More from YES! Magazine’s Summer 2012 issue: Can the US Military Save Us From Climate Disaster?
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  Powerful Ideas, Practical Actions         June 2012 

  The Real Reason the Military is Going Green

Army Fuel photo courtesy of U.S. Army Big Oil is a big risk for national security. Can our military—the world’s No. 1 oil guzzler—change the politics of climate change?

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Imagine an organization with a fleet of 4,000 electric vehicles, a “Net Zero” initiative requiring use of locally produced energy and water, a growing inventory of solar powered equipment, and plans to install 3 gigawatts of renewable power.

Sounds like an environmentalist’s futuristic fantasy.

It’s actually the U.S. Military, right now. For the Department of Defense, there’s no debate about climate change: It’s real, and it’s a threat to national security. All branches of the armed forces have major programs—worth billions of dollars—designed to reduce the military’s dependence on oil and lower its enormous carbon footprint.

It’s a practical matter for the generals. Climate instability will lead to political strife and military intervention. Depending on oil in war zones puts at risk the troops and contractors who run endless fuel convoys.

But those practical considerations may lead to changes in politicians’ attitudes and to acceleration of a national shift to renewable energy.

READ MORE …



 
Homes, the Summer 2012 issue of YES! Magazine
 
This article comes from the Summer Issue of YES! Magazine.

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  More from the Summer 2012 Issue of YES!      

People Need Homes photo by Jeff Dunnicliff

Dear Bank of America, We're Not Leaving

The fight against unjust evictions just got fiercer as the national Occupy movement joins forces with community anti-foreclosure groups.

Occupy didn’t go away when its encampments were shut down last fall. It’s using its nationwide reach and visibility to link long-time housing activists fighting the wave of foreclosures across the country. From declaring Foreclosure Prevention Zones to occupying vacant houses, these new alliances are taking on the financial behemoths and putting pressure on politicians to protect distressed homeowners—not greedy banks.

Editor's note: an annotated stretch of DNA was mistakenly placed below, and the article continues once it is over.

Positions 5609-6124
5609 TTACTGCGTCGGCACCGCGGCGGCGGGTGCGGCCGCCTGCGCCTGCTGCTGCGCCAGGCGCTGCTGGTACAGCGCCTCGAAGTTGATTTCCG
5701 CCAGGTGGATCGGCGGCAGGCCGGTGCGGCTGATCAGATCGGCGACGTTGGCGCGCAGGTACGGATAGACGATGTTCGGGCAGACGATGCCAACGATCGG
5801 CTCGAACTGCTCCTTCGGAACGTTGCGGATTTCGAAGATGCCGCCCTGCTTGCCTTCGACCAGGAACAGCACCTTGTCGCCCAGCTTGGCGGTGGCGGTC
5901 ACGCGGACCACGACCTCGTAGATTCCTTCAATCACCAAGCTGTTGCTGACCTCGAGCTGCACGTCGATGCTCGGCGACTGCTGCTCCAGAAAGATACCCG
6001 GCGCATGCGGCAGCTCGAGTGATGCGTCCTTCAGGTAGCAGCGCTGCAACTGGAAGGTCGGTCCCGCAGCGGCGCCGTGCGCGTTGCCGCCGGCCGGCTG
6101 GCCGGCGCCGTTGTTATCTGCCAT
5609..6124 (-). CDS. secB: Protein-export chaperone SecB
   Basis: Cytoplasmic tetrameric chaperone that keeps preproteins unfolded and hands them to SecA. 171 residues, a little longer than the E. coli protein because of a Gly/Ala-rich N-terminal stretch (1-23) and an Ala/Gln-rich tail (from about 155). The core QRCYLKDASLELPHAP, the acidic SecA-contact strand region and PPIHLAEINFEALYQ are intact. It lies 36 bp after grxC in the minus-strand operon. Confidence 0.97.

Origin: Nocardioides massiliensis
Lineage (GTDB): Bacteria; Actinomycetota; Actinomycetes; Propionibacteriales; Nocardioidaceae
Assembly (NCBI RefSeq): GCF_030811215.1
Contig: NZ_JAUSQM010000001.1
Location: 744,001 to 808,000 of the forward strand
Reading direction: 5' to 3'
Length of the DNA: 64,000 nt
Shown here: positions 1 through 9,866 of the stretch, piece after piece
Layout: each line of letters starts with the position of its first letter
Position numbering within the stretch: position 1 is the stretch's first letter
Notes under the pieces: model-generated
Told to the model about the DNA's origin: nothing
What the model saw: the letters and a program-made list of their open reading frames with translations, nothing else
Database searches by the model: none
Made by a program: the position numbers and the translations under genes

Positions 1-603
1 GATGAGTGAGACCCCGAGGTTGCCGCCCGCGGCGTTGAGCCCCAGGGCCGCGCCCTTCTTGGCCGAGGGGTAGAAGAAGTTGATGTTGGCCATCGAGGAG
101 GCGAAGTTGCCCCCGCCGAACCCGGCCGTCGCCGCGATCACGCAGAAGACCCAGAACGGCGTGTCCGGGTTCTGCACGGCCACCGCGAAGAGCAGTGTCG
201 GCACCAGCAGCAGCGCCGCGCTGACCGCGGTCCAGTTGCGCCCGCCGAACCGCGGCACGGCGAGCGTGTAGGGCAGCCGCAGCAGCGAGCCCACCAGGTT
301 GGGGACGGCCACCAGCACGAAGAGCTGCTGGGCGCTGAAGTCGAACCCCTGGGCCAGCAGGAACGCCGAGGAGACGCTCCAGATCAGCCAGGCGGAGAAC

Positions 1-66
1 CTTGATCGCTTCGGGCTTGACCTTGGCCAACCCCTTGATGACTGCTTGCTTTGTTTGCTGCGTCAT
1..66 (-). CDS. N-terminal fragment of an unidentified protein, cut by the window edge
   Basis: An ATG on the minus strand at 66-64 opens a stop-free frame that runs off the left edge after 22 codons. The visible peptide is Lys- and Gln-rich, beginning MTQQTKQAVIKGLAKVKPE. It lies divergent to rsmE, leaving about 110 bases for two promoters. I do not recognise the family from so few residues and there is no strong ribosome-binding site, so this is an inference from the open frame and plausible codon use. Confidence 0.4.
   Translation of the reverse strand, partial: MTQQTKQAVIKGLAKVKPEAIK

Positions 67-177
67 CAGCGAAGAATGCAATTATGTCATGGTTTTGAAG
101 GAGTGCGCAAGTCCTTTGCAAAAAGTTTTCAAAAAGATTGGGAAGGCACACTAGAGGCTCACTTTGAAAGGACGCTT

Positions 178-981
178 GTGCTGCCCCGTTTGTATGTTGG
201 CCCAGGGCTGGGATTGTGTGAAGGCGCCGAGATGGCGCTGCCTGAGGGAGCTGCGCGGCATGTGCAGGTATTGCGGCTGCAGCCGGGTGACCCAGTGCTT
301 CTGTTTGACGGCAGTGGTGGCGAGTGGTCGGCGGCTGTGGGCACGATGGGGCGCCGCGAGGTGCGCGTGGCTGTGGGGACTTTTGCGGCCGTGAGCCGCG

READ MORE ...
Photo Essay
Mortgaging the Future: Portraits of Underwater America
Eleven million homes underwater is more than we can afford.
America Underwater Family, photo courtesy of The New Bottom Line

READ MORE ...



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From Japan, Raj Patel on the expansion of the Trans-Pacific trade agreement and the homegrown battle to stop it.
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Inside the biggest demonstration of civil disobedience in Canadian history.
The Rise of the New Economy Movement
by Gar Alperovitz

There’s economic reform, and then there’s economic transformation. How entrepreneurs, activists, and theorists are laying the groundwork for a very different economy.
From Gangs to Gardens: How Community Agriculture Transformed Quesada Avenue
by Katherine Gustafson

Ten years ago, the residents of this crime-ridden neighborhood started planting gardens—and everything changed.
  Did you miss…  

YES! Email Newsletter archive Highlights from the last newsletter:

:: Real Homes: Small, Frugal, and Green
With 5 million houses in foreclosure, we are rediscovering that living sustainably includes living affordably.

:: How to Build Green on a Budget
The challenge: build the greenest houses on earth—and make them affordable.

:: We’ve Got Some Big Houses—That We Could Share
Just 60 years ago, the average American had 291 square feet of living space. Now it’s close to 1,000 square feet. Have we changed our needs that much? Or just our wants?

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  From the Publisher 

Citizens United Protest photo courtesy of Public Citizen
Use the People’s Veto to End Citizens United
by Fran Korten

Widespread, multi-sector activism is exactly what is needed to amend the Constitution.

  Signs of Life 

Plutonium photo courtesy of National Nuclear Security Administration How a Tiny Group of Activists Blocked a Giant New Plutonium Facility
by Stuart Glascock

From New Mexico, a victory in the fight against nuclear power plants.  


Nuclear Power Plant photo by the Bellona Foundation Germany Swaps Nuclear for Solar and Wind Power
by Oliver Lazenby

In the wake of the Fukushima meltdown, Germany aims to close all its reactors by 2022.  


Melting Arctic photo courtesy of NASA Feedback from the Melting Arctic
by Valerie Schloredt

NASA completed a cross-institutional study on rising methane levels in the Arctic. The results, we’re afraid, do not look good.  

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YES! Magazine's 2nd Annual Celebration of People Power. June 6, 2012, Town Hall, Seattle. With Pulitzer Prize-winning author Alice Walker, bestselling author Frances Moore Lappé, and Hawaiian slack-key guitar player Makana. Tickets on sale now.
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